QuoteOriginally posted by: twQuoteOriginally posted by: AlanOK, but do you see my point? Regardless of the vote outcome, the UK equity markets will react: call the reaction (percentage) jump [$]\Delta S[$]. So, [$]Q < P[$] suggests the equity market jump will be less negative (or more positive?) if the outcome is Leave vs Remain.In other words, [$]Q < P[$] says to me that [$]\Delta S|L > \Delta S|R[$], where L=Leave outcome, R=Remain outcome, and "|" means "conditional on".Otherwise, if [$]\Delta S|L < \Delta S|R[$], the Leave bet would serve an insurance function and people would bid it up until [$]Q > P[$],just like bidding up the price of an out-of-the-money SPX put. For example, to put some numbers on it, my a priori would have been somethingin the ballpark of [$]\Delta S|L \approx -5\%[$] and [$]\Delta S|R \approx 0[$] (status quo), leading to my puzzle. Or am I missing something?Why do you look at SPX? Do the US markets care enough about Brexit? (IMO they should)One think we looked at was 1week vs 2week maturities for GBP currencies vs. those the SPX.The spread to the expiry before and after the referendum had an obvious spike for UK markets but SPX had no real Brexit effect (this was at the beginning of this week).This was interesting as the rise up in VIX has accounted for by some as a brexit thing which has later maturities.@tw,I mentioned SPX out-of-the-money puts as simply an analogy, not directly related to Brexit. For example, statistically, the [$]P[$]-probability of a >20% drop in the SPX over some short-time horizon is quite small by any reasonable analysis.(This is true all the time, at least post-1987). But the [$]Q[$]-probability of such a drop, as inferred from the put premiums, is persistently much larger. So [$]Q \gg P[$]. This is not unreasonable when most market participants are risk-averse; indeed, if you didn't find that, at a minimum, [$]Q > P[$] (but not necessarily [$]\gg[$]), something would be very wrong with our understanding of risk premiums. @Paul,If the betting is tiny, then agree -- I suppose it can do whatever it wants.On the other hand, not so sure people will so uniformly bet their desired outcome. People do buy fire insurance! As a US resident, I can't bet and don't feel the need to hedge this event anyway.But if I were in the UK, maybe it would look like a bargain equity-drop hedge -- although I suspect the commissions dilute that a lot.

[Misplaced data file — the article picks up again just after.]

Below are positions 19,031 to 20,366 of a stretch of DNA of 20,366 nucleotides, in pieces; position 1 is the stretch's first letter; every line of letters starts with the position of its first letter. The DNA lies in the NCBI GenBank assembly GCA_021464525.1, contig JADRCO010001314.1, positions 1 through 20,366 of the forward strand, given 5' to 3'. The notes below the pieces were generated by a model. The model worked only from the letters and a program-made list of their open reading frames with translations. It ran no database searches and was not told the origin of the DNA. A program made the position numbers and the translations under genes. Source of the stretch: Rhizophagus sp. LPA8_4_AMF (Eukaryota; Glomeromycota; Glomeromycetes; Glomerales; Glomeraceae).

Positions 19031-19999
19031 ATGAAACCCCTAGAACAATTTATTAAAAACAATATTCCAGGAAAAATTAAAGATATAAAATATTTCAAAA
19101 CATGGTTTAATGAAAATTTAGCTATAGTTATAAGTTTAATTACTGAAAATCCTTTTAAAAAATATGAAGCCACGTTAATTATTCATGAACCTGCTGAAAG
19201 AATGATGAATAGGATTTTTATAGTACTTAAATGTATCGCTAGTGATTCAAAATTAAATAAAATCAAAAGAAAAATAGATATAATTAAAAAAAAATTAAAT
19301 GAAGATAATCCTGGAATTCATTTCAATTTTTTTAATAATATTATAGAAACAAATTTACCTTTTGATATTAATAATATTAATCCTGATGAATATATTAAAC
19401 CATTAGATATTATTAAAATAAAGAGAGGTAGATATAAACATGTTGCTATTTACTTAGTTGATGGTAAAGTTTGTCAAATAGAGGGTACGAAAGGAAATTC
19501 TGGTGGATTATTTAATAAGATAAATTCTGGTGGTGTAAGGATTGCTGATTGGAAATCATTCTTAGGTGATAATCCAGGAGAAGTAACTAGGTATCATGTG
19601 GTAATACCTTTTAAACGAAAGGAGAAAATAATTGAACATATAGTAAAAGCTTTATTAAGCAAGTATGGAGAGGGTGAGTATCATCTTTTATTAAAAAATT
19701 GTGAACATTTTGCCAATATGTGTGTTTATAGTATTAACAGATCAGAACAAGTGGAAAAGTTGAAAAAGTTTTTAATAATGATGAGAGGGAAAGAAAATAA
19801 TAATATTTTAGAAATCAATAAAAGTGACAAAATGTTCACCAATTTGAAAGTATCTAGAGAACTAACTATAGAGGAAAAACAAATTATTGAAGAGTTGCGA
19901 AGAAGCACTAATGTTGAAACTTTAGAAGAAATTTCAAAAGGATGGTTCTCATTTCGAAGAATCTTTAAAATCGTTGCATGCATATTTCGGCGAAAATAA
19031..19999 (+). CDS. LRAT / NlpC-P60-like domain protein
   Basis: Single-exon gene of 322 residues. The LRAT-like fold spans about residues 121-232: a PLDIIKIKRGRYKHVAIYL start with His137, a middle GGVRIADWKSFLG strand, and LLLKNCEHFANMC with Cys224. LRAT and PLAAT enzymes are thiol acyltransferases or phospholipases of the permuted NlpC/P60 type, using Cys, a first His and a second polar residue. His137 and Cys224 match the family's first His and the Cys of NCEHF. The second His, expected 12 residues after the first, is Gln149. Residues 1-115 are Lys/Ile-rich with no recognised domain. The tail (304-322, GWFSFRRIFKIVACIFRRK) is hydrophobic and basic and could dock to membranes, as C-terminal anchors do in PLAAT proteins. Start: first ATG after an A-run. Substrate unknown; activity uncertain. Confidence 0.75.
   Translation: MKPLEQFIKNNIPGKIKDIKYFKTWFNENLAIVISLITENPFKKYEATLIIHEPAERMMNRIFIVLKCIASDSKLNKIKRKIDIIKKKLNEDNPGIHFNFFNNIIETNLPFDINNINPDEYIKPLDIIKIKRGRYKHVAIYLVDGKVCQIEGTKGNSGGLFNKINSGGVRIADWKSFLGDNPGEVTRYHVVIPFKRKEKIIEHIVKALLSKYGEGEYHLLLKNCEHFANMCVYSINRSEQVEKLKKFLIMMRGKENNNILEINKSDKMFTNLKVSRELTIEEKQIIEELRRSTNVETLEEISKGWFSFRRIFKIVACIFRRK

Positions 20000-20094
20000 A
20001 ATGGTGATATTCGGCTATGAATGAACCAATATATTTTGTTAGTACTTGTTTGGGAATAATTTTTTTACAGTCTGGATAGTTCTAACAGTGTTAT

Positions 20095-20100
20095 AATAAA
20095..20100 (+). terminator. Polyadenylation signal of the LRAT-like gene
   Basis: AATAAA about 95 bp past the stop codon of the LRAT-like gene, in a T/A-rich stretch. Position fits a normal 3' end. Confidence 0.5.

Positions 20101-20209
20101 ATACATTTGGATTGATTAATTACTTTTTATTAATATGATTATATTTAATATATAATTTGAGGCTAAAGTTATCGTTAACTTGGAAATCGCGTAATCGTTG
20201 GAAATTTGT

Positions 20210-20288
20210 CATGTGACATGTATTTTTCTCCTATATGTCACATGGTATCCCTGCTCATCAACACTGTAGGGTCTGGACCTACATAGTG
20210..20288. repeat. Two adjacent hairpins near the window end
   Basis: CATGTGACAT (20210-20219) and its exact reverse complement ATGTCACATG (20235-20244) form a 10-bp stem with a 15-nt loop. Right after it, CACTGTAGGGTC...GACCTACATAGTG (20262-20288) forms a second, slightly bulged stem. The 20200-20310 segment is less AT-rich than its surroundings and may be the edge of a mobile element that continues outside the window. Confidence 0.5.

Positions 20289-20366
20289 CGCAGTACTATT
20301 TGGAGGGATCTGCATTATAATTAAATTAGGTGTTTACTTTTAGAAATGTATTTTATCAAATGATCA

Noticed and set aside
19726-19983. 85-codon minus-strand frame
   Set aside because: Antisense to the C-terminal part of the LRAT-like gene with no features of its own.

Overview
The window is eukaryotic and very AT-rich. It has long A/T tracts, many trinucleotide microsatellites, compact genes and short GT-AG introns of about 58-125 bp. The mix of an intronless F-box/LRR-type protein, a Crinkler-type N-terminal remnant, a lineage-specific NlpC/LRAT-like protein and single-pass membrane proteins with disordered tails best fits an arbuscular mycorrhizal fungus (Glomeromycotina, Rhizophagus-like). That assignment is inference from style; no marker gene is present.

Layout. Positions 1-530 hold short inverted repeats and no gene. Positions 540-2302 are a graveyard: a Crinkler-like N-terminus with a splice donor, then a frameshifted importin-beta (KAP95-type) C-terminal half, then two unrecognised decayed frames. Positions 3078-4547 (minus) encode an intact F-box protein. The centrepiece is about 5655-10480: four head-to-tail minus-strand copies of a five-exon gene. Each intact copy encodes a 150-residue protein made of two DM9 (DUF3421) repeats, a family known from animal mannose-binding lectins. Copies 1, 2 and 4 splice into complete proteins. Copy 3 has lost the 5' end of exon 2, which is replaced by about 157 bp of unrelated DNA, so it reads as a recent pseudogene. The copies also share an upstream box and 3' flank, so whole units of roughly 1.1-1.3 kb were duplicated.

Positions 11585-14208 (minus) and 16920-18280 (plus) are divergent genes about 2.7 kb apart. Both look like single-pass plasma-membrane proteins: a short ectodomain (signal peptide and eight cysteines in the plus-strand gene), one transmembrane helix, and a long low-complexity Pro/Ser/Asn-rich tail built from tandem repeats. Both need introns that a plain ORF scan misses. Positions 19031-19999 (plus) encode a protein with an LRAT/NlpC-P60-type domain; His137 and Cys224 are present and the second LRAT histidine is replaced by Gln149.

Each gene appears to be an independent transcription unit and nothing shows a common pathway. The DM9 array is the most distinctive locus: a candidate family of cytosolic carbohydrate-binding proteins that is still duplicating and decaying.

Last edited by Alan
on June 17th, 2016, 10:00 pm, edited 1 time in total.